5.27 An officer Cadet who accumulates more than seven circles in a given 24 hour period will have the eighth and subsequent circles converted to a charge.

5.28 An Officer Cadet who is prevented by duty, punishment routine or on medical grounds from running circles awarded shall run them off upon his return to normal duty.

5.29 Dress for the running of circles shall be as follows:

(a) No. 7 dress – black runners.

(b) Blue denim trousers – singlet – turtleneck sweater and black runners in cold weather.

(c) Raincoats as necessary.

The Duty Cadet Squadron Adjutant shall order the wet or cold weather dress for circles.

5.30 Cadet Officers and Cadet Section Commanders, ordering circles, will give the names to the Duty Cadet Squadron Adjutant who will be responsible for checking attendance. After the Recruit Period, the supervision of circles will be the responsibility of the Duty Cadet Squadron Adjutant and the Cadet Section Commanders from the Duty Flight.

5.31 An Officer Cadet shall have the right to refuse Summary Correction and request that he be dealt with formally, in accordance with the procedure set out in Articles 5.33 – 5.35.

5.32 A record of circles is to be kept in the Circle Book provided for each Squadron by Cadet Squadron Adjutants. Circle Books, with completed entries up to and including the previous Friday, will be submitted to the Wing Office by Stand Easy Monday morning.

Memories of the Circle

Larry Hamilton, 4912 (RRMC 1956-58, RMC 1958-60): Well the circle, as you’re probably aware, was a form of minor punishment that was dealt out by the seniors to the juniors for having “froust” or dust on your clothes or having an improper haircut or a sprung “spiffy” – a “spiffy” was a wire device used to keep the collar of your shirt straight and there were little prongs that were stuck into the collar and they would jump out and that was known as “sprung spiffy” and that was worth a circle or three. And in regards to the circle…after I’d been here about six weeks, one Sunday morning on parade, Captain Charles noticed that I hadn’t got a haircut that week and he just said: “Haircut” and the person behind him said: “Four days defaulters” and so that was extra parades and punishment. And in the process of those four days defaulters I acquired a fifth day and in the process of those five days I acquired 52 circles.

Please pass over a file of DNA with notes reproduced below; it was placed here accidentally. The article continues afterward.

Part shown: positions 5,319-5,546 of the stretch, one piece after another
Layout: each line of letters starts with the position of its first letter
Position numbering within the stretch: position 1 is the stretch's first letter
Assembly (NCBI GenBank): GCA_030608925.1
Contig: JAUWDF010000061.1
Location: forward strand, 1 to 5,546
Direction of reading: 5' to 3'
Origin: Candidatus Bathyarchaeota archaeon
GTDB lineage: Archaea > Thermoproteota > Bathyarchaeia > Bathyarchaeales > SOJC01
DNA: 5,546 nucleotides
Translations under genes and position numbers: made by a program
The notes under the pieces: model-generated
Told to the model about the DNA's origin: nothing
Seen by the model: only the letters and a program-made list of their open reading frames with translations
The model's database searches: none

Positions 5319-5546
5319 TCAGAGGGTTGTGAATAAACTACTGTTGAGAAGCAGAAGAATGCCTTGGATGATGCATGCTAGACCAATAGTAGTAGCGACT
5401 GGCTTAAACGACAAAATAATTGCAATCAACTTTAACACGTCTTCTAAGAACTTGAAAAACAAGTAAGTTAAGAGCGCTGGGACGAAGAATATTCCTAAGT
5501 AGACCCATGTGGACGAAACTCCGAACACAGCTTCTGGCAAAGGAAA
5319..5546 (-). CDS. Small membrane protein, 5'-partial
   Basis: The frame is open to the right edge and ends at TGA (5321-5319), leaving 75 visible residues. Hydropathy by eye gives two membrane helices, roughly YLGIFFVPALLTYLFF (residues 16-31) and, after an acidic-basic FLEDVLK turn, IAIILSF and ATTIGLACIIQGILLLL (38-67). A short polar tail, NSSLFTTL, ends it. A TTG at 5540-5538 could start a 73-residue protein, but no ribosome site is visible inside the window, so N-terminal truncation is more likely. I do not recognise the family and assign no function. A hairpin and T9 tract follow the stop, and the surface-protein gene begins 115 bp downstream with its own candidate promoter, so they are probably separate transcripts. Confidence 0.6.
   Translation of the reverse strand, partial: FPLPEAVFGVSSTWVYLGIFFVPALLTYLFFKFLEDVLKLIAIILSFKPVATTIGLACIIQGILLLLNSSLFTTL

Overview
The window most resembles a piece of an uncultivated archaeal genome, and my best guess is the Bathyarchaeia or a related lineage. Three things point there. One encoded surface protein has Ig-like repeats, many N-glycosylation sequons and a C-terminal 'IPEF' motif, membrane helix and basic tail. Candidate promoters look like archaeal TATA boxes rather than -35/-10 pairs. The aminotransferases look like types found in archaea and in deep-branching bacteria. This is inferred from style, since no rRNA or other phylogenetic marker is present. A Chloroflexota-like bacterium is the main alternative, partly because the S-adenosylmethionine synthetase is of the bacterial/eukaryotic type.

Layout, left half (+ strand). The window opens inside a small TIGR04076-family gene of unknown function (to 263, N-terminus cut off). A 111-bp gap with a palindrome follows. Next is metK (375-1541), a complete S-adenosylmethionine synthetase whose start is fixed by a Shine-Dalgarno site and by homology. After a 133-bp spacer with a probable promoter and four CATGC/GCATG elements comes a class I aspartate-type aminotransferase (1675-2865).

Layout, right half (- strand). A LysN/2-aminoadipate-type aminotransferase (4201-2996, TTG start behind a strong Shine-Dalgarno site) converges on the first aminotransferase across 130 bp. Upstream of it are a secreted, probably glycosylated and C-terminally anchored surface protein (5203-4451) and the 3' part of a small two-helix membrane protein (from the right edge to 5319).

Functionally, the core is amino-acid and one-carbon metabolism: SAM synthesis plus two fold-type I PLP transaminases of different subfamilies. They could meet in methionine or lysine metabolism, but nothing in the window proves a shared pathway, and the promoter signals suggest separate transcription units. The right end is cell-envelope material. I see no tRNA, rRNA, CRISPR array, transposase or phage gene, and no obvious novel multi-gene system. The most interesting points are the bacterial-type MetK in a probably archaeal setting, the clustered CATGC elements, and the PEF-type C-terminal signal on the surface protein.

So one Sunday afternoon I thought I’d just bite the bullet and go out and run those 52 circles. So the good news was that on the weekend you could use gym gear rather than your boots and uniform to run. The bad news was that you had to give an eyes right to the visitors – every time you passed a visitor you had to drop your hands to your side at attention and turn your head to the right or left to look at the visitor. And some of the visitors stayed there forever on the circles, parked in cars or whatever. And around and around I went and after a while I guess some of the visitors got quite concerned about this, this lad that seemed to be out there forever, just going round 13 circles completed, 27 circles completed. So they went into the castle here and summoned up the duty officer and said, “What is going on with this lad – why are you treating him like this?” He said “Well that’s the way things are done around here” and they said “Well we think you should probably look into this because he’s not looking so good.”